Whoa. Like, whoaaa. Opera Mini for the iPhone has the blessings of Steve Jobs and Co. and should be up on the App Store within 24 hours, while some UK and Australian iPhone owners are already browsing the web on their new, speedy Opera Mini. The app will be so cheap that it’s free, and it’s amazing to see that Apple might just be opening up the the submission of apps, as well as not being such a dictator about them. Press release and promo video after the break. Consider this a win for the iPhone Nation.
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It’s been a feature for months now. The HP Slate; a tablet (ahem, slate) with the brains of a conventional laptop, but the qualities of a true “iPad-killer” (or so it seems). Rumored for a launch early this summer, there’s a major question raised on how the HP Slate could redefine that “gap” between your laptop and smartphone. And here’s how.
The HP Slate will come in two configurations, that is in 32GB and 64GB versions, priced at $549 and $599 respectively (according to the numerous leaks). But space isn’t what’s important. In fact on any of the coming slates, whether it be the ExoPC, HP Slate, Notion Ink Adam, or even the Google Tablet. What will turn the consumer industry inside-out is software and simple but capable, good looking hardware. Take this short (or long if you understand it) example into perspective:
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There they are. The Kin One and Kin Two. Both aimed at young whipper-snappers (like myself). But this is a news report article, so let’s talk about the Kin series first. The Kin 1 (rumored as the “Turtle”), sports a QVGA screen, 5 megapixel camera, 4GB of built-in storage, a Zune music player, and a “one-handed” slide-out QWERTY keyboard. The Kin 2 (rumored as the “Pure”) contains an 8 megapixel camera for HD recording, HVGA screen, 8GB of memory (which cannot be expanded on either of the devices), two-handed QWERTY, and the KIN operating system which borrows many elements from Windows Phone 7, except all more social oriented, and supposedly fitted for use on the tiny screens.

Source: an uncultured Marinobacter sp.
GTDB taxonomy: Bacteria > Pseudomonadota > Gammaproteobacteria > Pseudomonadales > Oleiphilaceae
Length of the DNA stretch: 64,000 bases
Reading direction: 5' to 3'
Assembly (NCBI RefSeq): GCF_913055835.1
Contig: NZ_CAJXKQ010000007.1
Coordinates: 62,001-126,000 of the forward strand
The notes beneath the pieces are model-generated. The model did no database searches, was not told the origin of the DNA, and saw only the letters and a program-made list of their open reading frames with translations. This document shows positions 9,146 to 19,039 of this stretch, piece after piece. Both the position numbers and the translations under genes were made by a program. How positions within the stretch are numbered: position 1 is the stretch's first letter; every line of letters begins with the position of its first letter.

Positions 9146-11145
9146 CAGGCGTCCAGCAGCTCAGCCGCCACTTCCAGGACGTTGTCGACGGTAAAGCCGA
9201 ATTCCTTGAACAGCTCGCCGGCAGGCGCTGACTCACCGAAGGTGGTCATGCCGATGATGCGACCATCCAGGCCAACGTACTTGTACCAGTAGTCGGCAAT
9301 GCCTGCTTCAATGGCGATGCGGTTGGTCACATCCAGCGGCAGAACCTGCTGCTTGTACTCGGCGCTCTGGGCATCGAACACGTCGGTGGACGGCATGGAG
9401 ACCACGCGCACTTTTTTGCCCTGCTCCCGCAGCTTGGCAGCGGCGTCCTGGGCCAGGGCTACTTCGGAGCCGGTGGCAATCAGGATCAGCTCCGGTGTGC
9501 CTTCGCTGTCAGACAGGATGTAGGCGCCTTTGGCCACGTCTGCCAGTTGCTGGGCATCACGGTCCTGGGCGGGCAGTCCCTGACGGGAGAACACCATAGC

Microsoft KIN Announcement Gallery
The main homescreen, called “The Loop” will make you go loopy at how all over the place it is, which raises some questions on to how usable these phones really are. The first things that you see are contacts, Twitter feeds, Facebook, etc. where you can easily tap on them for access to them. The Zune music player works exactly like a Zune music player, that is to say large fonts and lots of slow-motion but cool scrolling. Both phones will also work with the Zune Pass, so technically this is as close as a Zune Phone you’re going to get. Both phones launch in May on Verizon for an undisclosed price. These phones aren’t what you would call smartphone per se, but they are nice little feature phones which trick you into thinking they are. For example, both Kin phones don’t have a calendar app or an app store. You can check out the rest at Kin.com
Still I wouldn’t have any problems with reviewing them. Press release after the break, kiddies!
Oh, and I’d like to make it clear: “Kin” is not a cool name for a phone. But it’s very interesting.
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The above is a shot of the successor to the T-Mobile G1, aka the myTouch Slide. This little sport has a 4-row QWERTY slide-out, 1300mAHr battery, optical trackpad, camera with LED flash, a not-so-cool ARM11 processor, 3.5mm headset jack, microSD expansion slot, and a 320×480 screen resolution, which is almost considered blurry compared to newer Android phones which contain 800×480 AMOLED screens. Besides that sorry list of specs, there’s not much to desire here besides slightly updated touch-sensitive buttons, including a hippy-like Google search logo. Ah, good times.